The coronavirus outbreak has flipped much of the world upside down. It has led to fear and uncertainty, and has left many people feeling helpless.
It has also caused many people to reflect, and to think about the things that they wish they'd done.
One of these things, of course, is preparing for their life and, eventually, death. This is not an easy thing to think about, but we all know that it is an important one.
As with most things in life, the coronavirus outbreak has taught us several lessons.
A trust is a safe way to pass assets when the system is frozen
As of the date of this writing (March 24, 2020), the court system in New York has effectively stopped. Other than urgent matters, everything else is frozen. This includes Surrogate's Courts, which handle applications for probate, among other things.
Why is this important?
If you had a family member pass away over the last several months, with a Will, your family probably hired a lawyer to handle the estate. Well, if that lawyer filed paperwork to have the Will approved – which is required in New York – it will likely be several months until that Will is approved for probate and the Estate can be administered.
Which, of course, could be a problem.
If, on the other hand, you had a family member pass away with a well written and fully funded Trust? Well, in that case the Trustee has probably already begun administering the assets of the Estate, and things should be moving in an orderly manner.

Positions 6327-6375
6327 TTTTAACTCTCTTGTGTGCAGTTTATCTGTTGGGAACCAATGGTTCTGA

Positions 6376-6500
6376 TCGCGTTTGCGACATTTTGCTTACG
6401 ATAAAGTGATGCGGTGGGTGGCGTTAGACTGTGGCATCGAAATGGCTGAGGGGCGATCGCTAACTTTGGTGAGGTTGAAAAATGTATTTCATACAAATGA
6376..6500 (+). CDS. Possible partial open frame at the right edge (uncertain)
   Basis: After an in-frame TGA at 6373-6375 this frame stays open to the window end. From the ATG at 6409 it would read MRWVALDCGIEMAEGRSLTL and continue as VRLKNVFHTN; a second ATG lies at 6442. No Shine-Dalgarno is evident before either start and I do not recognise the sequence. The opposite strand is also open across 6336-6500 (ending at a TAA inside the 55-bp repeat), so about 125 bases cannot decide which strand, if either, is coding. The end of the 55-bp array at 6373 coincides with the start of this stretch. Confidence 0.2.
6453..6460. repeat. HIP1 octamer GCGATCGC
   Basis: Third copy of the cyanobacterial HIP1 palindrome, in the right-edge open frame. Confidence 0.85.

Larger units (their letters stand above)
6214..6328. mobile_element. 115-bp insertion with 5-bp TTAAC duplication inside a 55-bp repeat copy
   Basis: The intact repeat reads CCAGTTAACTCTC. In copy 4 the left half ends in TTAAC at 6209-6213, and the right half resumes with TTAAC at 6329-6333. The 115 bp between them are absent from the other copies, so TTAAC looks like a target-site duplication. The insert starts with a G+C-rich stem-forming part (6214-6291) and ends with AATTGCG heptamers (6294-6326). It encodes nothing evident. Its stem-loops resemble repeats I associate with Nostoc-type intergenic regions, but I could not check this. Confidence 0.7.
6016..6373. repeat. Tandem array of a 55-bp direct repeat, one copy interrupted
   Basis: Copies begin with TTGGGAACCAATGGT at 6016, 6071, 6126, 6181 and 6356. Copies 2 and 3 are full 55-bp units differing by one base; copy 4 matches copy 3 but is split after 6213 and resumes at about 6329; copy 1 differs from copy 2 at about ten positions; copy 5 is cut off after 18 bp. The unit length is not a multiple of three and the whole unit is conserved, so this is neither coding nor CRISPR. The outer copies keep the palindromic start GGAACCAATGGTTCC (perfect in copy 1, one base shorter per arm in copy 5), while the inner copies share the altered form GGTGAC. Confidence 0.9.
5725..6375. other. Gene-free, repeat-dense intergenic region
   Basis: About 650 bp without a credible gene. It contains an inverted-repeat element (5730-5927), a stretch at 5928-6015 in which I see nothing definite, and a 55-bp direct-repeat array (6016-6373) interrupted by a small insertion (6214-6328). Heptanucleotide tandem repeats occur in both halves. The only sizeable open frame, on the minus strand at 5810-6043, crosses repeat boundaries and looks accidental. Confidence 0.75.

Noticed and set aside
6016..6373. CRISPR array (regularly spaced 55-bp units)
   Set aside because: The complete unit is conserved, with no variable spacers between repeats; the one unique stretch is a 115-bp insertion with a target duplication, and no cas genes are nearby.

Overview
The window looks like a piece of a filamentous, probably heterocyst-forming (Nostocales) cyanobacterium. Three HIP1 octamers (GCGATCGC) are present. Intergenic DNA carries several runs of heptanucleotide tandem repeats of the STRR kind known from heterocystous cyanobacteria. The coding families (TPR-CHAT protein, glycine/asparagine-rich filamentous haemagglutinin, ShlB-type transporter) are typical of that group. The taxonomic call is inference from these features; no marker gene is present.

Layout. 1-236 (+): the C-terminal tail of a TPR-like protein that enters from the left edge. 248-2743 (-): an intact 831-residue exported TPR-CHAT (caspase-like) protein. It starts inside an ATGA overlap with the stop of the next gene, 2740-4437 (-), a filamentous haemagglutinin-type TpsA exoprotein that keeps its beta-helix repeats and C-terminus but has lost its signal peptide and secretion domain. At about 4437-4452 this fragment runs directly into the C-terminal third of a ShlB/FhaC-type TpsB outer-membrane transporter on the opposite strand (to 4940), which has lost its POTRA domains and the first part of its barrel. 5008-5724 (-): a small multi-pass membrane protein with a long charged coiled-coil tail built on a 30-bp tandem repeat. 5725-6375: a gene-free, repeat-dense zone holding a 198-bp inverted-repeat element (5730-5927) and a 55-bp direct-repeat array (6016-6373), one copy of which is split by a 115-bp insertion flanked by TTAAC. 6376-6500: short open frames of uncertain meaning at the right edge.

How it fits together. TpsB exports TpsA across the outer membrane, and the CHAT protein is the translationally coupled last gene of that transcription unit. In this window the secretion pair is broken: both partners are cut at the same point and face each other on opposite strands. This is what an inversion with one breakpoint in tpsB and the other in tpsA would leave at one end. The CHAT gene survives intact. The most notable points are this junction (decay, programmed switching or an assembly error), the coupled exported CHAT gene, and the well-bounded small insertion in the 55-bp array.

The problem is that even in good times Surrogate's Courts are typically backlogged – and can often take months to approve a Will, or close out an Estate. Situations like this only compound the problem.
It's more important than ever to realize that you need to designate the people who will make decisions for you and talk to your providers. And you need to do it now.
There have been many stories of people who have been diagnosed with coronavirus, only to start recovering, and then take a turn for the worse. This is both horrific for the individual, and similarly awful for the family. But if that person had the right documents in place? Well, at a minimum their family members could be there to talk with the doctors, make decisions and ensure that the right steps were taken when they needed to be – and this includes financial decisions.
Proper planning ensures that in difficult situations the right decisions are made, by the right people. But the time to plan is not during a crisis, it's before one.
Planning to protect your children can never happen too early.
We often talk to parents about making plans to protect their family ahead of time. To ensure that, in the worst case, there is a plan in place to protect their children. Now more than ever this becomes real.
You never want to be in a situation where a court will make decisions about who will take care of your children – especially a situation where that court is operating under extreme circumstances, as courts are at this very moment.
Difficult situations offer us an opportunity to stop, pause, and think about the actions that we need to take to protect ourselves and our families. Now is the time to take the steps that you know you need to take to protect yours.
Click here to schedule a virtual Estate Planning and Family Protection Session today.